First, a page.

CB Insights’ latest report shows that the volume of Series A deals in Q4 of 2012 increased.** So why the crunch?

Let’s pick a word that shines the spotlight on the problem: far, far too many seed deals.

*Rick Ross GIF unrelated to aforementioned crunch.

**Yes, yes, I KNOW even the smallest increase in Series A deals won’t alleviate the painful money-strapped smackdown many a startup will face as 2013 continues.

Lessons from The Greyhound

Last week I finished my tenure as Editor in Chief of The Greyhound, Loyola University Maryland’s student-run newspaper. During my time there, I served as columnist, copy editor, news staff writer, Opinions Editor, Copy Chief and Managing Editor, all before taking over as Editor in Chief in April 2010.

I inherited a paper that completed the bare minimum to put out a print product every week, an aggravating fact given the extremely privileged position in which college newspapers nationwide find themselves. (They’re niche markets, for chrissakes–no advertising falling off there.) Our stories were stale; we covered lectures, and reports on campus events were boring re-tellings of what happened. Our website was stagnant and one-dimensional; it was, essentially, an article dump. We had no social media strategy, no policy on how often staff writers needed to contribute articles, no copy editing standards (no attention to fact checking as an integral piece of copy editing), and seemingly no interest in producing articles of feature length or quality.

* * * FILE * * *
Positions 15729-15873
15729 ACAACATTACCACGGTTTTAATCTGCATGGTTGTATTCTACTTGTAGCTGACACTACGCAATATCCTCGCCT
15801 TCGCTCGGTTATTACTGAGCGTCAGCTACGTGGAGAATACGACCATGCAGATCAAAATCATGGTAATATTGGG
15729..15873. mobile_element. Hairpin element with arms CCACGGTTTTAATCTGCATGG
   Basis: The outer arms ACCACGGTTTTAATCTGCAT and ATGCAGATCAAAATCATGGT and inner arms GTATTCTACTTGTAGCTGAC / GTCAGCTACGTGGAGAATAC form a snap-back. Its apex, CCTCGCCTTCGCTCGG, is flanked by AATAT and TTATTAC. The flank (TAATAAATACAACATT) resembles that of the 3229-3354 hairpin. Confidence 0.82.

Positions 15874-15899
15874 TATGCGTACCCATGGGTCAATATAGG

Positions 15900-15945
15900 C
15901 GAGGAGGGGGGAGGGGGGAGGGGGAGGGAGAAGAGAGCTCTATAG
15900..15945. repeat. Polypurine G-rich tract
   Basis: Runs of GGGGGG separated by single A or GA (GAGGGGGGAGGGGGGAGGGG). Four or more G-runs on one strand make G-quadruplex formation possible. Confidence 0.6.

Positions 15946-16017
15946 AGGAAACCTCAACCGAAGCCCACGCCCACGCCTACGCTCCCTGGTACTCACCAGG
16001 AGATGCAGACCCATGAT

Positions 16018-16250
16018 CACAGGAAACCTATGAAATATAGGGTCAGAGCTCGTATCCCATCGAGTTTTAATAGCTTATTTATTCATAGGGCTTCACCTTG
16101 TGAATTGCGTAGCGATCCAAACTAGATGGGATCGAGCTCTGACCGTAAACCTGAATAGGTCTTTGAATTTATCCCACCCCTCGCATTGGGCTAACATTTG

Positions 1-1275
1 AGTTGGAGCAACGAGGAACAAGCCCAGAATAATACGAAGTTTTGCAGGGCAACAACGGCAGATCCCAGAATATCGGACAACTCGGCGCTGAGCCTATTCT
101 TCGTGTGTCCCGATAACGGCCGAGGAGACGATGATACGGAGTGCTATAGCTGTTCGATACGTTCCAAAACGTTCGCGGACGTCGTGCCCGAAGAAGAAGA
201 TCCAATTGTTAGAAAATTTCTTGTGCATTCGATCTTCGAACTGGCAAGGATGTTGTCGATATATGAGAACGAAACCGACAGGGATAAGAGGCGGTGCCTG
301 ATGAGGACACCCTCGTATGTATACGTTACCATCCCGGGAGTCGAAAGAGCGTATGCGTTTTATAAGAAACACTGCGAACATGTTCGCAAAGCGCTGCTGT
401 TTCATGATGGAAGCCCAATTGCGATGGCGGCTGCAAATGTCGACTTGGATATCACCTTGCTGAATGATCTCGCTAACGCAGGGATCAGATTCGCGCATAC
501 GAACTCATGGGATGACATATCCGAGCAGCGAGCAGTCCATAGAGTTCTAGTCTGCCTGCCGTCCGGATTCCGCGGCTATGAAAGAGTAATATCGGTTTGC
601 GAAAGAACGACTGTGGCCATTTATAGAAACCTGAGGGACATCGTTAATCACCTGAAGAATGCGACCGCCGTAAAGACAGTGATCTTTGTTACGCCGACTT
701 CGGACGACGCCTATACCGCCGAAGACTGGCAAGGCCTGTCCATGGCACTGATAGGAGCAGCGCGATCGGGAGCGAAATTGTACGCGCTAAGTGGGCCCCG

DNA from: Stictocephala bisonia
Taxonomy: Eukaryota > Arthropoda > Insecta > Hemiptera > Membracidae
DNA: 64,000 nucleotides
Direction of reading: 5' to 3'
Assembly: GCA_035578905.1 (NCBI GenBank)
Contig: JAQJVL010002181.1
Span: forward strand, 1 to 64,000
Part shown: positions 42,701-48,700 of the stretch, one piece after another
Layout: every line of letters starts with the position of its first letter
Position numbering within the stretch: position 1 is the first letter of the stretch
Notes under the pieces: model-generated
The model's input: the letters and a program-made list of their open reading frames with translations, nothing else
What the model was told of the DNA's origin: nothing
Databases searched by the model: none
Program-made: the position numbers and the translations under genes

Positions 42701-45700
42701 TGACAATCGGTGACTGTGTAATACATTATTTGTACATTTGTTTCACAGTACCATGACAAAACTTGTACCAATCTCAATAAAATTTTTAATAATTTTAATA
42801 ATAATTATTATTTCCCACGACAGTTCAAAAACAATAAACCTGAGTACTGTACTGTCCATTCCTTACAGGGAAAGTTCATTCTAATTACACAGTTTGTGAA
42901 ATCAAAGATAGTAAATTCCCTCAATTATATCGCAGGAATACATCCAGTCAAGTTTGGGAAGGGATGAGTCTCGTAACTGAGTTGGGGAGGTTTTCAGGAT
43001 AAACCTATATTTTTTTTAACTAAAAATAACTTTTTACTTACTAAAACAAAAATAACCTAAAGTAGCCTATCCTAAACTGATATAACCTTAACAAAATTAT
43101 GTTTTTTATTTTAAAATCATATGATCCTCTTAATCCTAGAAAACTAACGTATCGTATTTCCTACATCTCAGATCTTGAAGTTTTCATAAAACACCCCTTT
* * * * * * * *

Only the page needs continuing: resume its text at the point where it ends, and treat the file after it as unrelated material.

In a year’s time, with the help of a dedicated and talented staff, we implemented significant changes at The Greyhound, including:

  1. A website redesign and relaunch, facilitated by College Media Network and College Publisher 5 content management system.
  2. Social media presence–Facebook, Twitter–using HootSuite’s excellent dashboard interface.
  3. Ticket giveaways to concerts via our PR contacts at Rams Head Live! in Baltimore; we started off giving away two pairs of tickets to see The Roots.
  4. Full-page, color front pages, which effectively removed columns of text from the front page of our print product. (An aesthetic choice, admittedly, but one we made–despite the “tabloid” feel and association–because we didn’t think students would be more apt to pick up a large photo than columns of black and white text.)